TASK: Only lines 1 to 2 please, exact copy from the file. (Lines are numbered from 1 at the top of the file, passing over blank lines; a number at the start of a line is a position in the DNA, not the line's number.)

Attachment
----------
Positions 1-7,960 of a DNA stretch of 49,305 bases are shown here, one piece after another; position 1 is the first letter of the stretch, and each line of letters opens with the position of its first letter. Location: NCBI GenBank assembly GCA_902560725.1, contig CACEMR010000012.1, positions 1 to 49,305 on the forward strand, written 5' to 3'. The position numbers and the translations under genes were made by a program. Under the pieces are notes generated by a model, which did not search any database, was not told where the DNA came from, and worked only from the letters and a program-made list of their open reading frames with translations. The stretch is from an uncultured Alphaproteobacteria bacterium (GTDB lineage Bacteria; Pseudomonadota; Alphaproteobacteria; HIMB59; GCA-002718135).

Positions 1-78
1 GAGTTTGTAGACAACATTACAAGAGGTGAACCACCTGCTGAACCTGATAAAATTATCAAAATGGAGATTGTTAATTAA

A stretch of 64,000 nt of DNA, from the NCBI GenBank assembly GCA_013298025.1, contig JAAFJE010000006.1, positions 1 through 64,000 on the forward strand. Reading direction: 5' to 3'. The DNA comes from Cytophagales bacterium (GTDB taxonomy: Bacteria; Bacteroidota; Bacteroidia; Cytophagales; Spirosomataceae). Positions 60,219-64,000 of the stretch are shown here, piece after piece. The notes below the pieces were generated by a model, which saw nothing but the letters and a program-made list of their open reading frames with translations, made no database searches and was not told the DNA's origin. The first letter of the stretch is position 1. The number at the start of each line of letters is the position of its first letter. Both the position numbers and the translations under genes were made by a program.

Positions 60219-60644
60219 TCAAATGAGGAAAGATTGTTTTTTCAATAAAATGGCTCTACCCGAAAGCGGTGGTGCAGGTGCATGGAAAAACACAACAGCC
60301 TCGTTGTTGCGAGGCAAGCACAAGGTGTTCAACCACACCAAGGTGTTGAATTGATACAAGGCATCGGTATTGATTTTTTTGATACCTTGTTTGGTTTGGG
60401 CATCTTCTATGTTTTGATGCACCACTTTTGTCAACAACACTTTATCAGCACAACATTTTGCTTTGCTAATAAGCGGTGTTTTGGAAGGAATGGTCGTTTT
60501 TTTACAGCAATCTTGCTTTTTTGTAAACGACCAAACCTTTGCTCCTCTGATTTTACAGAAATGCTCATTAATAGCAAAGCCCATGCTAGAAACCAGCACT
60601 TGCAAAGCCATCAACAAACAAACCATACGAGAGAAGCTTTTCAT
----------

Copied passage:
Positions 1-7,960 of a DNA stretch of 49,305 bases are shown here, one piece after another; position 1 is the first letter of the stretch, and each line of letters opens with the position of its first letter. Location: NCBI GenBank assembly GCA_902560725.1, contig CACEMR010000012.1, positions 1 to 49,305 on the forward strand, written 5' to 3'. The position numbers and the translations under genes were made by a program. Under the pieces are notes generated by a model, which did not search any database, was not told where the DNA came from, and worked only from the letters and a program-made list of their open reading frames with translations. The stretch is from an uncultured Alphaproteobacteria bacterium (GTDB lineage Bacteria; Pseudomonadota; Alphaproteobacteria; HIMB59; GCA-002718135).

Positions 1-78